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Memorial Hospital Places Nurse on Administrative Leave for Drug Diversion

Hospital news | Wednesday, June 14, 2017
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Contact: Karl Hertz

Douglas, Wyoming On Friday, June 2, 2017, Memorial Hospital of Converse County (MHCC) officials placed a Registered Nurse on administrative leave after discovering the nurse had been diverting Hydromorphone (Dilaudid), a Schedule II narcotic since September of 2016. According to CEO Ryan Smith, hospital pharmacy staff discovered irregularities in the access of Dilaudid during a routine review of the hospital's Pyxis MedStation™ automated medication dispensing system on June 2, 2017.

MHCC officials immediately reported the drug diversion to the Wyoming State Board of Nursing, Wyoming State Board of Pharmacy, and the Douglas police department. On Thursday, June 8, 2017, the nurse's license was summarily suspended by the Wyoming State Board of Nursing, and the nurse is currently not authorized to practice nursing in any capacity in the State of Wyoming. The nurse has been tested for Hepatitis C and HIV and is not infected with either.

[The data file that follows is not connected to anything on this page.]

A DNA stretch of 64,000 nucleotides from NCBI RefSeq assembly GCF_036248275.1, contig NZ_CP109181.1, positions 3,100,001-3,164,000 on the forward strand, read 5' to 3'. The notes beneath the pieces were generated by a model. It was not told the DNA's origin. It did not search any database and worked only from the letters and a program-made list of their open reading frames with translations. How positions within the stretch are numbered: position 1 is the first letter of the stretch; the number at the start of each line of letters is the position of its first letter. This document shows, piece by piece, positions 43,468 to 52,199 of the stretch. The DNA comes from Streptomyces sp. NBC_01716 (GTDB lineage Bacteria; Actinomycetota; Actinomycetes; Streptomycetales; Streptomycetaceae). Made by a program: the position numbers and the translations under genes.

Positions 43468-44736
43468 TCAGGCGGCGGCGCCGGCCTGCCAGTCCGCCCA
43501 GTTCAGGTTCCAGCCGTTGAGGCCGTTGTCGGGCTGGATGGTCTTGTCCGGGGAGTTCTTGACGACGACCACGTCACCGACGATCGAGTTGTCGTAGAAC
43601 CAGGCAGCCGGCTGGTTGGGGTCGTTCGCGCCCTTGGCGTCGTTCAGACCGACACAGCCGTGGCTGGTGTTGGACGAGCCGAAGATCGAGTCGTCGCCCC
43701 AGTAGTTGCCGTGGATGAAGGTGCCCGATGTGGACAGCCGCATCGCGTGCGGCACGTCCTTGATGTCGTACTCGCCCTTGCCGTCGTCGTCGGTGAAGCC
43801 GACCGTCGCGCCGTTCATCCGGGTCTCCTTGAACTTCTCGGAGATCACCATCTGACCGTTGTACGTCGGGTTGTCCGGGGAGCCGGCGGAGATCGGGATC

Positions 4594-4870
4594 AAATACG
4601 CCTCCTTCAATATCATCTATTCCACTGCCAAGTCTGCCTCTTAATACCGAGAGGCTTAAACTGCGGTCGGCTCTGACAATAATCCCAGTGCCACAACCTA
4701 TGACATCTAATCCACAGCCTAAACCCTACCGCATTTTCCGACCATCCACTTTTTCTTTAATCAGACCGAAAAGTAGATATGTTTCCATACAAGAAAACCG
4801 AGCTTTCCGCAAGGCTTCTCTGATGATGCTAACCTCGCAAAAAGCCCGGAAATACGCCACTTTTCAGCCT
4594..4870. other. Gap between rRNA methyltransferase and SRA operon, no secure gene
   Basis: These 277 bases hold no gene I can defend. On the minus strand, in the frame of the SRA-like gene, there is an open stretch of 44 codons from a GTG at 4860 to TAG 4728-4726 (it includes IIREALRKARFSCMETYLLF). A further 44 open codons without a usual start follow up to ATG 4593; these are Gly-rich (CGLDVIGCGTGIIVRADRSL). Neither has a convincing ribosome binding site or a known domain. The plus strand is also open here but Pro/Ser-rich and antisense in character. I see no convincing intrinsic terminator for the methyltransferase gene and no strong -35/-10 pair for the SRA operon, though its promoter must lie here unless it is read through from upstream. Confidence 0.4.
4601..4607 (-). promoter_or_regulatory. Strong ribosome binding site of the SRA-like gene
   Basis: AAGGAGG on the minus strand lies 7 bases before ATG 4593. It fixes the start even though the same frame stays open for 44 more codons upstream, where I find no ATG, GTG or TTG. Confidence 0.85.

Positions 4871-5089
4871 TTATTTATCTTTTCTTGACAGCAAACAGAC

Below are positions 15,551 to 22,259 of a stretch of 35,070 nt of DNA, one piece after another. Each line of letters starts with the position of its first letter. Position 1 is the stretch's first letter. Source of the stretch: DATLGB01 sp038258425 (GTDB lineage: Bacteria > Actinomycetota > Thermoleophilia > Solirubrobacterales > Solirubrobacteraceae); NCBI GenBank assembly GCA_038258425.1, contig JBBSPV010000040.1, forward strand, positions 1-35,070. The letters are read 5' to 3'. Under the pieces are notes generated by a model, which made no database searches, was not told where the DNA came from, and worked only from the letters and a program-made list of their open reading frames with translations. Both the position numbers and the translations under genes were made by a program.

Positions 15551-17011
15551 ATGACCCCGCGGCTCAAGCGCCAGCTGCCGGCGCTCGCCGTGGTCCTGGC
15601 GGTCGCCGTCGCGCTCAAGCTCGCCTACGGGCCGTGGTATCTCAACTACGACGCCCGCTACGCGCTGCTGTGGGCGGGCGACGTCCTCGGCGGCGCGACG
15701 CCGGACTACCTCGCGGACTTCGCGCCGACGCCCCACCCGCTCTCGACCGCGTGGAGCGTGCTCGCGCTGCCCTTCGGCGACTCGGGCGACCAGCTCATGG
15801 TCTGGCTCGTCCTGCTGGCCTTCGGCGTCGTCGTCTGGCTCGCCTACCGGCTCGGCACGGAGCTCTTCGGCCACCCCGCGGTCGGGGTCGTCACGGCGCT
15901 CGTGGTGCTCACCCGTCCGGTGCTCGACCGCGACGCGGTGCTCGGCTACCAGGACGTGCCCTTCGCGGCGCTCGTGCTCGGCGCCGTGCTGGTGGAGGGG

MHCC officials are now reviewing current procedures involving the administration of controlled substances within the hospital, and identifying ways to further strengthen internal controls, and identify safeguards to reduce future risk.

Patients who were given Dilaudid at MHCC between September 13, 2016 and June 2, 2017 may not have received this medication at the prescribed and documented dose, as certain vials of the drug were being compromised by the nurse. If you were a patient at MHCC during this time, and received Dilaudid, the hospital has established a dedicated phone line (307) 358-7345 to call to answer any questions you have.

In a statement CEO Ryan Smith said "On behalf of our entire organization, I want to apologize to our employees, community, and, most importantly, to any patient who may have been affected by this nurse's drug diversion. All of our employees and providers have been working very hard to improve our organizational culture and values, and we were all devastated to learn this drug diversion took place here."